However, the topic through Rabinovitch-Fox’s writing with its enthusiasm for description of the various fashions, melding of analysis and personalities, encouragement to the reader to question received understandings, competes with fiction for an engaging read. Add to this that the work is inspiring in its determination to give women a say about something that impacts them from morning to night, in the paid workforce or at home, as career women or parents, as part of a family or friendship group, as that being they look at in the mirror, Dressed for Freedom is an empowering and fascinating work. Studded with insight, this is a book to enjoy, ponder over, and re-read. I embraced every moment of doing so.
I received a copy of this book from NetGalley in exchange for an honest review.
This book was fascinating. It takes a look at a subject that most people consider shallow and infuses it with a surprising amount of depth!
I received a free copy from Netgalley in exchange for an honest review.
I have always been interested in fashion. In the politics, the propaganda, the function and the differing forms and uses. However, I have rarely found books that are accessible, and as clear that I felt others would enjoy as much as I did. Though this is geared mainly towards the intellectual discussion, I believe anyone interested in the history and politics of fashion would do well to read this book.
For all those currently watching the political climate in America, there have been several major callbacks to those historical figures who came before, though I doubt many knew who were being referenced without the help of the news media in highlighting it. These figures are all discussed here, from something so small but so very vital to everyday life as pockets, to being able to dress ourselves again without the help of others. For so long, aspects of feminine clothing showed ways to make us reliant on others; especially on men. This book discusses the many ways politically how what is considered feminism and fashion are inextricably tied and will continue to change together.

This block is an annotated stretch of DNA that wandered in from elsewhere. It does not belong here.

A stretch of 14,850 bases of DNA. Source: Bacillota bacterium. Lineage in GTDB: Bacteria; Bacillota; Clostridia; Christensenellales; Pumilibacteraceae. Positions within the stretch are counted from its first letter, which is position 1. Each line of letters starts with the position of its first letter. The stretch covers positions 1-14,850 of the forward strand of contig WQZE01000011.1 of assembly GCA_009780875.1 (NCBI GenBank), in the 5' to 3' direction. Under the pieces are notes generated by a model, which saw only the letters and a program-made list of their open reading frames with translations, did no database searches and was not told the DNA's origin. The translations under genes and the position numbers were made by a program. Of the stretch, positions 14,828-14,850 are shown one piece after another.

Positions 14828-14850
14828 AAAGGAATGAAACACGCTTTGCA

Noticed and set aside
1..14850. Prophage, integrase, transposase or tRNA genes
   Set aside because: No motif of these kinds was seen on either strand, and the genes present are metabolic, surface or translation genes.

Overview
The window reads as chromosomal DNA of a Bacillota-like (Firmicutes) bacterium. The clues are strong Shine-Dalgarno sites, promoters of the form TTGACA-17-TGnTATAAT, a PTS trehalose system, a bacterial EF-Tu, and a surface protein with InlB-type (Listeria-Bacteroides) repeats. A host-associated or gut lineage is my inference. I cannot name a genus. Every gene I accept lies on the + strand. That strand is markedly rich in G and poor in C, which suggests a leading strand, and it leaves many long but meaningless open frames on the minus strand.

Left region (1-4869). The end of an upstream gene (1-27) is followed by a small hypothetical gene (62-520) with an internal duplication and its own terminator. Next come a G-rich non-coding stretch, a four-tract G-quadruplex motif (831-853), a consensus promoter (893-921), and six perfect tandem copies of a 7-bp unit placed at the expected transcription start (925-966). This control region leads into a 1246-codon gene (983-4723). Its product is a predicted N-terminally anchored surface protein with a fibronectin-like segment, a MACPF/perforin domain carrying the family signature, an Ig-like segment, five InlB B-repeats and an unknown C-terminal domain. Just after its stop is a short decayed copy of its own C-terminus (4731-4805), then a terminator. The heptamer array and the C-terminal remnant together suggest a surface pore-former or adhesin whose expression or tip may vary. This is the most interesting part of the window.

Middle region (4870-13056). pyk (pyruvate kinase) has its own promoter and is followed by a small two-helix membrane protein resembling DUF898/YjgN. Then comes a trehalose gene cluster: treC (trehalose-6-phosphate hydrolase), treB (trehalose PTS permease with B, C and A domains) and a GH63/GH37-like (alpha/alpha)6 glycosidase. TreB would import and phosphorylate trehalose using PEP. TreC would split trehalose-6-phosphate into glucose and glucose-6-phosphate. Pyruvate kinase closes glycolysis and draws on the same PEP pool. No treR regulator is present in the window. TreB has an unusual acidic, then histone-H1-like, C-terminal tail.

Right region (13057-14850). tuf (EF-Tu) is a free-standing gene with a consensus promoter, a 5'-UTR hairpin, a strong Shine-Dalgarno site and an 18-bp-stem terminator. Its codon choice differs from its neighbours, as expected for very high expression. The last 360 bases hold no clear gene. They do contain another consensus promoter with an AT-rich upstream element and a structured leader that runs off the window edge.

Very well written Einav Rabinovitch-Fox!
I was totally entertained by the history, dialogue and photographs throughout.
Dressed for Freedom is an outstanding book about how clothing and fashion promoted feminism since the 1880s. Einav Rabinovitch-Fox is such an amazing writer and researcher that has obvious passion for the topic. The book is dense with information and facts about the history of fashion and feminism with a positive, empowered perspective. IFor example, the book covered Dorothy Shaver - head of Lord & Taylor who promoted American women designers like Claire McCardell during the 30s, rather than European male designers. Rabinovitch-Fox presents an uplifting history of women using fashion as a positive way to promote feminism. The auther also discusses the present and looks to the future (briefly). I have read through this book once and have pre-ordered the hard cover so I can read again and make notes. The book is inspring and engaging in the best way!
Fashion is always been related to politics and social status. This is a well researched and interesting visual history of how it evolved between the end of XIX and XX century.
It's an interesting read.
Many thanks to the publisher and Netgalley for this ARC, all opinions are mine
An informative and enjoyable read! Rabinovitch-Fox's assessment of a century of women's clothing choices put a lot of things that I already knew into perspective. Interesting, the transformational nature of the Gibson Girl look and shirtwaists had on allowing women the freedom of movement while still maintaining the dignity of looking like a lady. The discussion on hem lengths was fascinating, and to think of how restricted women's lives were in inclement weather when their dresses dragged on the ground. Loved reading about the background of the white suit and also how clothing heralded and adopted for comfort and mass production while maintaining dignity became a mechanism for Black women to advance. This book is a keeper. It will generate much discussion and I know that I'll go back to it time and again.